Carbeth

The Carbeth Sweater and Cardigan is becoming widely known in the knitting community as a quick knit. It’s a straightforward project in bulky weight yarn (the original uses dk doubled) and there’s even been a Kal called #bangoutacarbeth on social media.

So being a kind of quick hit knitter I thought I’d have a go, over confidently expecting me to finish it in five days, the ‘typical’ time taken by those fast knitters on Ravelry (there’s one knitter who reports having taken a mere two days, I can’t imagine what kind of epic, non eating, non sleeping, non anything else at all, kind of marathon that must have been).

Ho hum.

Arrogant, moi?

All good plans and that…

What I didn’t account for is my sloppy attitude towards counting. It’s sort of necessary when knitting a garment and not something to approach with a devil may care attitude. I apparently didn’t get that particular memo.

Carbeth is knit from the bottom up, casting on all the stitches for the fronts and back at once, then knitting with no shaping until you reach the arms. At this point you divide for said arms and the rest of the body; from this point onward the magic happens. The defining feature of Carbeth is the decreases that run to a point in the middle of the back and front. Obviously, you need the same number of stitches on both sides to be able to do this. I was knitting, and knitting, with quite a bit of effort as 6.5mm needles are monsters, when I realised I had significantly more stitches on once side compared to the other. Cue major knitter melt down.

Once my adult had returned, I was able to frog and restart from the arm holes this time with the correct amount of stitches on either side. Funnily enough it worked really well.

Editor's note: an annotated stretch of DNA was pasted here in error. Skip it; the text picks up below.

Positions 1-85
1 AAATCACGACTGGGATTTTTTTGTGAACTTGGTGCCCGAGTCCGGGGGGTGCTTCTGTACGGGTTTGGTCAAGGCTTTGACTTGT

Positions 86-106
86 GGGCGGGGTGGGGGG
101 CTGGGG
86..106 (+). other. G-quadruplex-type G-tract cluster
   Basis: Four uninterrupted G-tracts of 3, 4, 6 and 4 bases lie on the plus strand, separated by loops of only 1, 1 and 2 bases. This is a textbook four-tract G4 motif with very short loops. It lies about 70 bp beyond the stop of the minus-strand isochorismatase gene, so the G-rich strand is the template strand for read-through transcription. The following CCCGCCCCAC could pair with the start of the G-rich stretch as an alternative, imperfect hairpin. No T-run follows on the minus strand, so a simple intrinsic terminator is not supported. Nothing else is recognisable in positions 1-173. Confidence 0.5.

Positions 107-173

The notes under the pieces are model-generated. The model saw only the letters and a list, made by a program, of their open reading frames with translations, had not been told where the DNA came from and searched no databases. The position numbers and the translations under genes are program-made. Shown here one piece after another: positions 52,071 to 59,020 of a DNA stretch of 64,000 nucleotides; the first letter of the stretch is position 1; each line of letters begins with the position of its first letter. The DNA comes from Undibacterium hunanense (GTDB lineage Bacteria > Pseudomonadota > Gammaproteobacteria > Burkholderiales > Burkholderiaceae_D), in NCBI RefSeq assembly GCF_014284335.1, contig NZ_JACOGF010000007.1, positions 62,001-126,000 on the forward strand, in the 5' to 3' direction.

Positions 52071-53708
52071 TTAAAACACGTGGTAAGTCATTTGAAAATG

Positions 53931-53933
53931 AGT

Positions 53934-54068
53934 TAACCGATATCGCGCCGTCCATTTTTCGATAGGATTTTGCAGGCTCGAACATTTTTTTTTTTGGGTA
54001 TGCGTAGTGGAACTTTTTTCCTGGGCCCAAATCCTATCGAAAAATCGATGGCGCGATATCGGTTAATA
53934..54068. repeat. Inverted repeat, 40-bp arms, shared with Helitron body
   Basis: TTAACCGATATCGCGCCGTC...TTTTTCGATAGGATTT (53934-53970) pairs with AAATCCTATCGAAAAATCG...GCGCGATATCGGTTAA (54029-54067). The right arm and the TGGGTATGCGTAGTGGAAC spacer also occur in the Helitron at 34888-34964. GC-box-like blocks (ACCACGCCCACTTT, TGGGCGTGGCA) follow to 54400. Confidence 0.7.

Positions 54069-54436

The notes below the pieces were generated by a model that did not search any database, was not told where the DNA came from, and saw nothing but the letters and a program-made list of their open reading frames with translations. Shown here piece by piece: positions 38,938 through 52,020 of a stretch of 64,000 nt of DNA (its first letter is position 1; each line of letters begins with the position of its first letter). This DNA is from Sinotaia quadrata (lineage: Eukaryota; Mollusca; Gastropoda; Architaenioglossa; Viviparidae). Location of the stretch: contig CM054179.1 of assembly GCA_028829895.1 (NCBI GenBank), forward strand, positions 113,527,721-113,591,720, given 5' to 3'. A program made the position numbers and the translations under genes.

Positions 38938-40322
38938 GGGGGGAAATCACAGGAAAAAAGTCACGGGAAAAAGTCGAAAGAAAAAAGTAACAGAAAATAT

However it meant I lost about two days knitting time and, ahem, another two days in teenage rage.

Then, and purely down to my decision making, I ran out of yarn just as I was about to start the icord bind off. I’d added a couple of extra inches to the body length (turns out this was a good decision for once) so, of course, didn’t have enough to finish. So after ordering more yarn and a few more days postie stalking I finally reached the finish line ten days after casting on. Not bad but certainly nothing to feel comfortably smug about either.

My buttons are from An Caitin Beag, bought at EYF, they’re clever as you get to sew the little hearts in yarn from your project, so cute.

I’m pleased, it fits, and goes with much of my wardrobe and isn’t super heavy, despite being a real yarn eater, or overly warm. The icord bind off along the ribbing at the front looks fab and is another of those clever Kate Davies touches that elevates her designs. Oh and I added a pocket, I like pockets and it means I have somewhere to store my ever present tissue.

So the knitting ego has been restored to its rightful size and I have a lovely new garment to forever remind me to always, always COUNT!

11 thoughts on “Carbeth

  1. salpal1

    Ahhh, i keep looking at carbeth, stalking projects, wondering if I need one. You make me think I do. I like your longer length. I worry that the inverted V detail will draw attention to my bust, which needs no such effort. But it looks so lovely and comfortable. I think I might have to add it to the queue. Thanks for helping me decide! And no worries about the tantrum. That girl resides in is all somewhere, and comes popping out at some inopportune tines.

    Reply
    1. weavingheart Post author

      I’m very happy with mine, aside from the errors, I had a major wobble half way through as I wondered if I’d every wear such a bulky knit but it’s way more wearable than I’d imagined

      Reply
      1. salpal1

        I do think it will be wearable, as a cardigan. Not sure I would feel the same about the pullover. But a cardigan can act as a jacket on a cool day. I am almost there. 🙂

    1. weavingheart Post author

      Thank you, I used some yarn called Buachaille in ‘Between Weathers’ which seems like the perfect name for it. It’s a Scottish wool from Kate Davies

      Reply

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